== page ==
I've had the 50/2 ZE and 100/2 ZE for about 1.5 years. Earlier this year I also bought the 35/2 ZE thinking it would be a good compliment. The 50/2 and 100/2 are very similar to each other. The 35/2 has more vignetting which surprised me. The 50/2 has some vignetting as well, but the 35/2 has more and just enough to be a negative for me. The 35/2 also has little bit more of geometric distortions, it is wider after all, but it is very easily corrected with Ligthroom profiles. The vignetting is also easily corrected with the light room profiles. The 50/2 is more corrected when it comes to distortions and vignetting. The 35/2 does probably have little bit more 3D attitude, but it may be more because of the wider focal length than anything else, the 50/2 has plenty of it though as well.

I ended up selling the 35/2 because I determined that it's not a good compliment to the 50/2. I like the 50/2 a lot. It's optically close to perfect for me, it has a very useful 1:2 magnification for close ups, it has a very recessed front lens, which means there's no need for protective filters and it doesn't get dirty easily. I don't think I cleaned it yet in over a year. The 35/2 was excellent, but I liked the 50/2 more and I couldn't imagine carrying and using both. Now my plan is to have Zeiss 28/2 + Zeiss 50/2 + Zeiss 100/2 as my Zeiss setup, plus Canon 35/1.4 L for indoor and very low light shots. I'm finding that it's not always easy to use manual focus in dim indoor environment, plus it's good to have some variety.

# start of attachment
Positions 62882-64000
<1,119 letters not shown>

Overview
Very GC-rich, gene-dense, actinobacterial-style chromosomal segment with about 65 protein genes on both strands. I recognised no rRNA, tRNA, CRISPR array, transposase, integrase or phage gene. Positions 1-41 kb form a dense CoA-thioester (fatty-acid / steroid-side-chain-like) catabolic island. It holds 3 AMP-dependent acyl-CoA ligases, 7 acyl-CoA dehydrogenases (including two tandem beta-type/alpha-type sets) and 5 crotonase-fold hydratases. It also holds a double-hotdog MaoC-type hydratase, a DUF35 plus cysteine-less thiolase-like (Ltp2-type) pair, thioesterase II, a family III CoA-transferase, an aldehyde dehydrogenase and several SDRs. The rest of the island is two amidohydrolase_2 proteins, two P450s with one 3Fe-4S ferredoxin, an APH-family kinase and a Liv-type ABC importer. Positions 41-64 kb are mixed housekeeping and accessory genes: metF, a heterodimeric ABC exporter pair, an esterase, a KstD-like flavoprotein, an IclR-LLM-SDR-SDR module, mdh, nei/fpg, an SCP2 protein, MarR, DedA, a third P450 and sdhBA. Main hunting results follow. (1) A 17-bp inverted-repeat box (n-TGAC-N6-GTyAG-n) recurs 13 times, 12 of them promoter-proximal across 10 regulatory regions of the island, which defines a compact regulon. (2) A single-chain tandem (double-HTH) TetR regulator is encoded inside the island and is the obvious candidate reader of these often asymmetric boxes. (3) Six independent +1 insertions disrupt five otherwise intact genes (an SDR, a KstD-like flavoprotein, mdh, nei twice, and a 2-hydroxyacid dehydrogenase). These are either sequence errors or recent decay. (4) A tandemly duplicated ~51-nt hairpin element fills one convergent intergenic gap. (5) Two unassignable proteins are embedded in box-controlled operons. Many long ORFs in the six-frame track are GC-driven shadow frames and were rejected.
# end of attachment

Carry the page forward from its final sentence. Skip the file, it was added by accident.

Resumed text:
If I already had 35/2 Zeiss and knew that's my favorite focal length, I would probably try to end up with something like Zeiss 21/2.8, 35/2, 100/2 and combine that with Canon 50/1.2 L

My 2 cents...


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p6889k
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Aug 10, 2011 13:58 |  #11

And just to add to your question about Sharpness and Contrast comparison. In my non-scientific use I would call them about equal, if anything I would probably rate the 50/2 little bit higher. The truth is, both of these lenses produce such exceptional images that trying to compare sharpness, contrast, 3D, etc. is rather meaningless. They're both superb.


5D IV, EOS-1V
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bpark42